Trump's US immigration stance sparks immigrant rush to become citizens

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Due to a fear (however unlikely it might be) that Donald Trump will become the next US President, tens of thousands of immigrants are racing to become US citizens, according to a report published by the New York Post. Compared with the final months of 2014, US citizenship applications increased by 14 percent in the final six months of 2015, according to data published by the Associated Press.

Maria Ponce of iAmerica Action, a Washington-based immigrant rights group that's partnering with other organizations to help those seeking citizenship as part of a national "Stand Up To Hate" campaign – said: "There's a real fear that Trump will become President of the US."

In a bid to stop Trump becoming President, immigrants are applying for US citizenship enabling them hopefully to vote at the Presidential elections in November 2016,. However, the path to obtaining US citizenship is not straightforward and many of those submitting applications will not gain citizenship in time.

Sanwar Ali, Editor of News comments about Donald Trump:

What does Donald Trump really think? Or perhaps more importantly what will Donald Trump do if he becomes President.

"The Donald" has upset so many people that it seems unlikely that he will ever become President. He has upset immigrants, minority groups, women, etc. He has support amongst many Republicans. However, he has also upset many Republicans. If he does become President, like with Obama it is to be hoped that Congress will not allow him to carry out his more extreme policies.

There is also the possibility that actually Trump is a liberal on immigration and is only saying many of the extreme things he is saying just to gain votes. On 3 March 2016 Trump had the following to say at a GOP debate on Fox Newz:

"One of the biggest problems we have is people go to the best colleges … as soon as they're finished, they get shoved out. They want to stay in this country," Trump said at the debate. "They want to stay here desperately. They're not able to stay here. For that purpose, we absolutely have to be able to keep the brainpower in this country."

US Immigrants can apply for Citizenship after five years on a Green Card

Legal permanent residents qualify to apply for citizenship, provided they have been in the US for five years (three years for those who are married to US citizens). The application form is 20 pages long; applicants are required to submit to fingerprinting and must also successfully complete a civics and English test. The US Government fees are $700.

Any immigrants who have recently started the citizenship application process have very little time to submit it should they want to vote in November's elections. In New York State, the deadline for registering to vote in the general election is October 14. However, should a prospective voter acquire citizenship shortly after the deadline, the new citizen has until October 29 to enrol on Empire State voter rolls.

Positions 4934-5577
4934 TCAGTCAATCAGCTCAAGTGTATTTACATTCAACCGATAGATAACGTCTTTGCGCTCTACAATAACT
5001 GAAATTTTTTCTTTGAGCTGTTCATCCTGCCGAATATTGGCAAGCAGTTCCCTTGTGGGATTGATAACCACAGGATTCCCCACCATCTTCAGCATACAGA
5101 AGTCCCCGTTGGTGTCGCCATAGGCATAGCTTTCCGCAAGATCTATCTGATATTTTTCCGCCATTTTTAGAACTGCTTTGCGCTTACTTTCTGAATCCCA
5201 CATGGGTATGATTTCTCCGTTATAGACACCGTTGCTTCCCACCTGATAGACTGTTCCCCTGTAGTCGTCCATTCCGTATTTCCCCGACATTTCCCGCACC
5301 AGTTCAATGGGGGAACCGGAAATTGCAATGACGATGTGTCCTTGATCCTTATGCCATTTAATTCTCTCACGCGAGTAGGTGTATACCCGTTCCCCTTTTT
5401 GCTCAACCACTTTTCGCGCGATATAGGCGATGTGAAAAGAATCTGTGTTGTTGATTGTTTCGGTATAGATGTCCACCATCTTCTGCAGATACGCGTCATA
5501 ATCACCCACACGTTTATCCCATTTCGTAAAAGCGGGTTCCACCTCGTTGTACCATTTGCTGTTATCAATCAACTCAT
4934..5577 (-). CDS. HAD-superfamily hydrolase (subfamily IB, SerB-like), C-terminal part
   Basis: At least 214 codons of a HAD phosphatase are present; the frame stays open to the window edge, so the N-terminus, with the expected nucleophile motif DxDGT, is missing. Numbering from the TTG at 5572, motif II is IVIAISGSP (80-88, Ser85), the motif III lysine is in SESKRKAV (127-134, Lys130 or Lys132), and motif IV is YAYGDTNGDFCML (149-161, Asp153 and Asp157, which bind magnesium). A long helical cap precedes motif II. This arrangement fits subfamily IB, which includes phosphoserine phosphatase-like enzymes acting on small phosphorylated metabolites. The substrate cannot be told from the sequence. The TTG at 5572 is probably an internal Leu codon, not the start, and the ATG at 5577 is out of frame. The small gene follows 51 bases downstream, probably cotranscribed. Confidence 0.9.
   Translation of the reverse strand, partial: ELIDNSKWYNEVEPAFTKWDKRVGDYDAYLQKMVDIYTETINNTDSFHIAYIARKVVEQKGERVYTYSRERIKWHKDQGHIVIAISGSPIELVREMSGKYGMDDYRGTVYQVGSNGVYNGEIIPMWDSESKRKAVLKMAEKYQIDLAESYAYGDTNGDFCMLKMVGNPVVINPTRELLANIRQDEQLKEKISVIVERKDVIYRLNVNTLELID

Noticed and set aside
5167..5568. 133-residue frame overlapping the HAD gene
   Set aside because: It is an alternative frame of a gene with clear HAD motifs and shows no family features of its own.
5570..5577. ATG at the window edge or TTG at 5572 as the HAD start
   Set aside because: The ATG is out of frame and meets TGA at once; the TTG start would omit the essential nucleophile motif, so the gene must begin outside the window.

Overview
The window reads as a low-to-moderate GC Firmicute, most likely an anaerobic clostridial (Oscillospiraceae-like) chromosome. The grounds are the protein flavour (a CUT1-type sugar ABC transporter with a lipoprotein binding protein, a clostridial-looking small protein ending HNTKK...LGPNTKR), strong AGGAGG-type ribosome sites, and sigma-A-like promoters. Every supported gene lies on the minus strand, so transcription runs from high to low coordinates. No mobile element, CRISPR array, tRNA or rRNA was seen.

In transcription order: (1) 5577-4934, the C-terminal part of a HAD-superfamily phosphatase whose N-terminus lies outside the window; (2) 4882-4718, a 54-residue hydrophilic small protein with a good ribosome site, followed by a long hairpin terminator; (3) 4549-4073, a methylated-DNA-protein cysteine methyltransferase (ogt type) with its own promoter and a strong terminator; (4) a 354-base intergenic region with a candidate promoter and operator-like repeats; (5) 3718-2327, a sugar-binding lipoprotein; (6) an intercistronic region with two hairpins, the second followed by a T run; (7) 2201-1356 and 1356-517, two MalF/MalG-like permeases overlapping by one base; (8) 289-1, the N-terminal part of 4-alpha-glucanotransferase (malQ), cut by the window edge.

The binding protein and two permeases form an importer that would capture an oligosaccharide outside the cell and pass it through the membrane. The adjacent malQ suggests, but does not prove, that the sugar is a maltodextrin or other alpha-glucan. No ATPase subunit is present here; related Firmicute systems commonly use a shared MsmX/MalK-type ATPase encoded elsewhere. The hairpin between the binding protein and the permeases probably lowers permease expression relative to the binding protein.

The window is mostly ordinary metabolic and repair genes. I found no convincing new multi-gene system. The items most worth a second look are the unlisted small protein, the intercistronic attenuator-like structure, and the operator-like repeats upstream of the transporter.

According to a US Citizenship and Immigration Services (USCIS) customer representative, currently, processing times for a citizenship application in New York City takes up to eight months, taking applications way past the deadline for registering to vote.

Trump's tirade against immigrants

Trump's rise to the top of the polls for the Republican Party (sometimes referred to as the Grand Old Party (GOP)) nomination has featured many controversial comments aimed at immigrants, which has seen him brand Mexican 'rapists', threaten to build a wall on the US-Mexican border to keep immigrants out, and calling for a complete ban on Muslims entering the United States.

The real estate tycoon has also vowed to deport the estimated 11 million people currently living in the US illegally.

Edgar Ospina, a Columbian immigrant who recently applied for US citizenship having moved to the country in 1990, and who is the owner of a small flooring and remodelling company based in south Florida, said: "Trump is dividing us as a country. He's so negative about immigrants. We've got to speak up."

9 million green card holders eligible for US citizenship

According to the New York Post report, there are nearly 9 million US green card holders who qualify to obtain US citizenship, 4 million of whom are Hispanic.

Republican Luis Gutiérrez, poked fun at Donald Trump's Presidential campaign slogan by changing 'Make America Great Again" to 'Make America Hate Again,' said: "When immigrant communities feel they are under attack, they react with a large number of eligible immigrants becoming citizens and a large number of eligible citizens becoming voters."